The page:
894.00/984: Telegram

The Ambassador in Japan (Grew) to the Secretary of State

1372. 1. Evidence comes from a variety of independent sources that the Japanese Navy is using its influence in favor of moderate courses [Page 982] and is quietly working for the eventual return of Admiral Yonai to the Premiership. There is reason to believe that the appointment of Admiral Nomura38 as Ambassador to Washington was finally brought about by pressure from higher naval officers who are opposed to courting war with the United States. The unusual number of high naval officers who attended the luncheon of the America-Japan Society on December 1939 was impressive as well as the fact that out of a clear sky and without recent precedent the Vice Chief of the Naval General Staff recently gave a dinner for our Naval and Assistant Naval Attachés with a number of high Japanese naval officers at which the atmosphere was unusually friendly. These elements express the opinion that war can be avoided while adding the customary warning that an Anglo-American agreement for the joint use of Singapore followed by the stationing there of American warships would constitute so clear a menace that Japan might have to strike in self-defense.

2. This conservative attitude on the part of the Japanese Navy as distinguished from the general extremist attitude of the Army may be ascribed in part to the Navy’s broader vision and better comprehension of world affairs. Whether the Navy is also guided by lack of confidence in its power and readiness for war, or whether it desires merely to postpone war with the United States until the completion of the Japanese battleships now under construction, is a matter for pure speculation. I am told on good authority that the mechanization of the Japanese Army is in extremely poor condition owing to bad materials and faulty construction and that it would be hopelessly outclassed in the face of a modern army of any first-class power, but there is no way of estimating whether this applies equally to the Japanese Navy. The Naval Attaché concurs in the foregoing.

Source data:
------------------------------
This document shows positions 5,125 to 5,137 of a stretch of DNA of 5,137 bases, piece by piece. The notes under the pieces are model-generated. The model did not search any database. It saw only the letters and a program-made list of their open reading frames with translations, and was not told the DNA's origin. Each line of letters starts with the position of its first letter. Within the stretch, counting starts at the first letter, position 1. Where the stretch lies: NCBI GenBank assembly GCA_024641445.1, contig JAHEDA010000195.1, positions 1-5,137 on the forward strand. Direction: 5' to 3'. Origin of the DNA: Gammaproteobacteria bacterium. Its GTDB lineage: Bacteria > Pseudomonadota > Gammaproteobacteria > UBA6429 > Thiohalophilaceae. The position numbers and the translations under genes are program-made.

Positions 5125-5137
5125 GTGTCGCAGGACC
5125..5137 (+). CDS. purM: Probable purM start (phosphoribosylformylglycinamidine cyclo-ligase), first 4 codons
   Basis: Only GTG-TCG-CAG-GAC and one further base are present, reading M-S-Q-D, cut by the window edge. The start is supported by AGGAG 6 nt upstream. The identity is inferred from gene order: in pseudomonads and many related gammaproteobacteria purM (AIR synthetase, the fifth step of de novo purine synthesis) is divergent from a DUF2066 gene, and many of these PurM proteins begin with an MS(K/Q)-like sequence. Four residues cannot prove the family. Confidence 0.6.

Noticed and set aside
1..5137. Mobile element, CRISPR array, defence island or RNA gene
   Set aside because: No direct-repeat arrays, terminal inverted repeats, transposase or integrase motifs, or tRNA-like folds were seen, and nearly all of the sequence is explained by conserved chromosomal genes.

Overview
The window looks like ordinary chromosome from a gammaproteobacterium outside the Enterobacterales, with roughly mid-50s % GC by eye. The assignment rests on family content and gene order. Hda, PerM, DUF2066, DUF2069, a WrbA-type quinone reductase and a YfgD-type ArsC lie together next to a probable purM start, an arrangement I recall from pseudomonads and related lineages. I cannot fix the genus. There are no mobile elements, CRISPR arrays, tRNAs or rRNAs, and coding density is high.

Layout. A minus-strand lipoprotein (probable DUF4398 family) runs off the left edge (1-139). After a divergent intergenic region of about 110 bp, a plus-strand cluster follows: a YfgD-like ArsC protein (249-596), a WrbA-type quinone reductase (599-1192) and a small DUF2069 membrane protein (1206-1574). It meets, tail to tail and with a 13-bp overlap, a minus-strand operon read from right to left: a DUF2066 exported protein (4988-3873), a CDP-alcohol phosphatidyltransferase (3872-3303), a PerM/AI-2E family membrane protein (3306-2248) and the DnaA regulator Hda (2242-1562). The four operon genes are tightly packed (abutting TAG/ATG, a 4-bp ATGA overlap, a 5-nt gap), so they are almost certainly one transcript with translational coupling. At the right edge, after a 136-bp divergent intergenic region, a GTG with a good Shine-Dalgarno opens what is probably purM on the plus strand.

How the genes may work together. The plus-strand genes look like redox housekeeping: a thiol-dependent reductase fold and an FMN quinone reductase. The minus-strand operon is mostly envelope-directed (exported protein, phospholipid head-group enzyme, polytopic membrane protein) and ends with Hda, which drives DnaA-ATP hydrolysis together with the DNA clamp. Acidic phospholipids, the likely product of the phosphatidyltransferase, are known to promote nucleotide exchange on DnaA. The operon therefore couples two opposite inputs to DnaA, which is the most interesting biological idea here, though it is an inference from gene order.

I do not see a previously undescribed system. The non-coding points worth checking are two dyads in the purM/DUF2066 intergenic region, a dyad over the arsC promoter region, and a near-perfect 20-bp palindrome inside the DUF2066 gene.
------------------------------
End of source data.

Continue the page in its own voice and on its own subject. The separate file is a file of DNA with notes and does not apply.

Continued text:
3. Meanwhile, evidence of closer cooperation between Japan and the Axis, especially Germany, is to be found in the setting up of the mixed commissions under the Triple Alliance,40 the reported arrival in Tokyo of German economic and police experts, the departure of Japanese naval and military missions for Berlin, and the reappointment as Ambassador to Germany of General Oshima, chief Japanese architect of the Triple Alliance. There is little doubt that Germany will make every effort and will grasp every opportunity to drive Japan into war with the United States in order to reduce American aid to Britain.

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4. The promotion by Germany of this intensified cooperation with Japan may be ascribed in part to the urgent need of the former to find another active partner in the event of Italy’s early collapse. It appears to be reasonable to ascribe Japan’s motive to fear of war with either or both the United States and Soviet Russia. The German Air Attaché in Tokyo, who is a close friend of Goering41 and in touch with the inner councils in Berlin, recently said to a neutral informant that Germany has now succeeded in diverting the Soviets’ attention from Europe to the Far East, while unconfirmed reports come to us of troop concentrations on both sides of the Russo-Manchurian frontier. All reports here indicate that the Russo-Japanese negotiations in Moscow have met insuperable obstacles.